A Partisan Past and Present
Doyle was a partisan in Santa Clara politics before he was appointed and hasn’t moderated his partisanship in many ways since.
He wrote a 2014 letter to The Weekly disputing an editorial by publisher Miles Barber about Ulistac, saying that Barber “studied at the Vladimir Putin School of Compromise.”
Doyle signed a December 2015 petition demanding the City block the NFL from using the soccer park for Super Bowl 50, even though Santa Clara offered this in its Super Bowl bid. Unregistered political committee Stand Up for Santa Clara, whose membership overlaps that of the youth soccer leagues, organized the petition.
Doyle subsequently emailed [doyle 2016 email re CM] the Council in 2016 that then City Manager’s Julio Fuentes signing authority should be revoked. At the time, there was conflict between Fuentes and Gillmor’s Council faction — O’Neill, Debi Davis, Kathy Watanabe — about meeting Santa Clara’s contractual obligations.
In 2015 Doyle sent the Council a list of “guiding principles” for the soccer park [soccer park doyle email 5-2015] that were subsequently presented to Council by a consortium of the Santa Clara Youth Soccer League (SCYSL), Santa Clara Sporting Club and Stand Up. The Parks & Recreation Commission was poised to adopt the proposed rules, but no action was taken.
Doyle later got into the fray about 2020’s Measure C, which proposed replacing Santa Clara’s six court-ordered single-member Council districts with three multi-member districts.
On social media Doyle took “great offense” to someone who said that Measure C would expose the City to another costly lawsuit — the plaintiffs in the 2017 case promised as much — and he called the measure’s opponents “naïve.”
“Do you think that these billionaires [the 49ers] care about the rights of the residents of Santa Clara?” Doyle wrote, referring to the 49ers’ donation to a ‘No on C’ PAC whose sponsors included former Congressman Mike Honda.
Doyle has tried to use his City office to intimidate this newspaper. In 2019, he demanded that The Weekly turn over its list of subscribers and subscriber/advertisers, their addresses, what they pay and when they pay it. He also wanted to know where the paper is printed and the dates it was printed for the last three years (every Wednesday).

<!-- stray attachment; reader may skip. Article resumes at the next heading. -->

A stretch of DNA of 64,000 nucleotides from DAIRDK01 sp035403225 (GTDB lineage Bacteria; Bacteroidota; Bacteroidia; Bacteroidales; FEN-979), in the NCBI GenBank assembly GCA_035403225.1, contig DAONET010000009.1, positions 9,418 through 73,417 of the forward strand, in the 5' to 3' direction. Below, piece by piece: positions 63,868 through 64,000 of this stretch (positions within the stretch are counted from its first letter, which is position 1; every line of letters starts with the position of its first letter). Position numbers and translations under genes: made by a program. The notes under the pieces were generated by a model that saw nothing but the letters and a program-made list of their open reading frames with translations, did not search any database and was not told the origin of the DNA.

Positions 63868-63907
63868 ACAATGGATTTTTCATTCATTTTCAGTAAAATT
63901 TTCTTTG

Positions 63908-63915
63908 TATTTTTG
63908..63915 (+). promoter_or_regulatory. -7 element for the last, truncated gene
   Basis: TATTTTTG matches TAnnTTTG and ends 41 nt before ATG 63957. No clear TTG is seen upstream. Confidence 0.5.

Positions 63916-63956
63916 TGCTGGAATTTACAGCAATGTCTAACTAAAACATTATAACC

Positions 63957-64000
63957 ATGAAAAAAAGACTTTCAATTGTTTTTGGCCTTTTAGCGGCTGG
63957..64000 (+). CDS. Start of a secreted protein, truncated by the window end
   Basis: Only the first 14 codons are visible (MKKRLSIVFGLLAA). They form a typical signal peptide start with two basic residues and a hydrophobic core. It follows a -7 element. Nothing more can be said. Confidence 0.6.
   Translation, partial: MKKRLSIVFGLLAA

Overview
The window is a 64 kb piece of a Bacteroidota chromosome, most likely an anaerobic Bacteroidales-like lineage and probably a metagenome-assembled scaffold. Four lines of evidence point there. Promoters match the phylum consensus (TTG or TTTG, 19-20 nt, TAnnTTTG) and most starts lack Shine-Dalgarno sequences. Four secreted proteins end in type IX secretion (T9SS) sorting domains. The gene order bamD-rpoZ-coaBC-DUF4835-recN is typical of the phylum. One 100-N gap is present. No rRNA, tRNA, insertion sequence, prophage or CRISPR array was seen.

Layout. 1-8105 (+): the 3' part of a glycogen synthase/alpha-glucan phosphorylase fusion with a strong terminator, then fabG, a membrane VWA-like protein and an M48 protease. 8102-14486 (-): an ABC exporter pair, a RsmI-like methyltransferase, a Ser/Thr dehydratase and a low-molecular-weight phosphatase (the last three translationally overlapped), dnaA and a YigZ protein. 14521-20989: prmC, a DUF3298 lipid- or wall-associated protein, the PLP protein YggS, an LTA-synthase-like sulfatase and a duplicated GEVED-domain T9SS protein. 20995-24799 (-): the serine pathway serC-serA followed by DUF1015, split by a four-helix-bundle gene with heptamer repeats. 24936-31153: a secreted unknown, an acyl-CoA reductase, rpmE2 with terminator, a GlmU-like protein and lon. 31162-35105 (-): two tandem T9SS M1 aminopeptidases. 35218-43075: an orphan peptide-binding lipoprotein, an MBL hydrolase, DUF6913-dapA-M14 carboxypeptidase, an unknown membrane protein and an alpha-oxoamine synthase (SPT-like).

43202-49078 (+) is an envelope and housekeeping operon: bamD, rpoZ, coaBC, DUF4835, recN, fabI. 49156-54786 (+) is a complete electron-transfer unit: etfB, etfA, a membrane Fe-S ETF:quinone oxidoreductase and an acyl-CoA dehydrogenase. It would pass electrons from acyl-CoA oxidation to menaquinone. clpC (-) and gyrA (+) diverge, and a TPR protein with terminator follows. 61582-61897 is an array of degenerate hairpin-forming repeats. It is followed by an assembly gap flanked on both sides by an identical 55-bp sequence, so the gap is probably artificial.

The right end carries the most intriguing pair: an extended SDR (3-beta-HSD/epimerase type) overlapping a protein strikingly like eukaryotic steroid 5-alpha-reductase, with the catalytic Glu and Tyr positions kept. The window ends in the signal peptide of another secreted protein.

The reason for this, he said, was “To ensure that Santa Clara taxpayer’s expenditures are in compliance with … statutory requirements for ‘a newspaper of general circulation.’”
The Weekly is adjudicated by the County of Santa Clara and meets the legal requirements for a newspaper of general circulation.
False claims that The Weekly doesn’t publish regularly have been made by a fired Weekly employee-turned- blogger Robert Haugh, who is tightly connected to Gillmor and Former Council Member O’Neill — he was so close to Gillmor that she participated one of his wrestling shows.*
Doyle was a partisan when he worked for San José, publishing a 2011 editorial in the Mercury News attacking Mayor Chuck Reed’s — his employer’s — pension reform efforts and attacking San José leadership in social media posts.
Defending His Opinion, Not Santa Clara in CVRA Lawsuit
Doyle architected the City’s fight against the CVRA lawsuit that will likely cost Santa Clara upward of $5 million — the City lost in both the trial court and on appeal. He hired a defense counsel inexperienced in CVRA litigation, Steve Churchwell, who was a business partner of Gillmor’s political advisor and Related Companies lobbyist Jude Barry.
He repeatedly advised that the lawsuit had “no merit,” the City’s case was “strong,” and never corrected erroneous statements that multi-member election districts aren’t subject to the CVRA (they are).
Doyle even told the judge in the case that he didn’t “necessarily agree” with the judge and that Doyle’s duty was “to uphold the laws of California including appellate court decisions” that affirmed the CVRA’s application to charter cities.
Some might describe his conduct in the case as reaching the level of legal malpractice.
Doyle filed Santa Clara’s appeal before the Council approved the action to do so, saying he was acting on the Council’s stated intentions. Last year, he concealed from the newly elected City Council a settlement offer he received from the plaintiffs, letting the Council believe there were no time-sensitive developments when in fact he received the offer four days earlier, and the offer was set to expire the following day.
Doyle and Churchwell were reportedly ready to appeal to the California Supreme Court, but couldn’t get a majority of the Council to endorse the action, which he reluctantly acknowledged at the Feb. 23 Council meeting after Council Member Kevin Park publicly pushed for Doyle to make a statement.
Some ask why, after leading Santa Clara down such a financially disastrous road, does Doyle still has a job?
One reason is that Doyle’s contract stipulates that he can’t be fired within 90 days of new members being seated on the Council. While this is common in city manager contracts, it’s unusual in city attorney contracts according to municipal legal experts. [doyle employment contract 90 days].
The Council may have decided that it’s not worth the effort to fire Doyle before his 90 days expire on March 8.
But come that date, Santa Clara City Council faces a decision about four years of politicization in the City Attorney’s office.
For information about standards of conduct for attorneys in general and municipal attorneys specifically, visit California Bar Association Rules of Professional Conduct (www.calbar.ca.gov) and League of California Cities Ethical Principles for City Attorneys (www.cacities.org).
* Haugh denies that Gillmor ever participated in his wrestling events. However, The Weekly editor remembers that Haugh bragged at the office about Gillmor’s participation, and others attending the show recall seeing her there.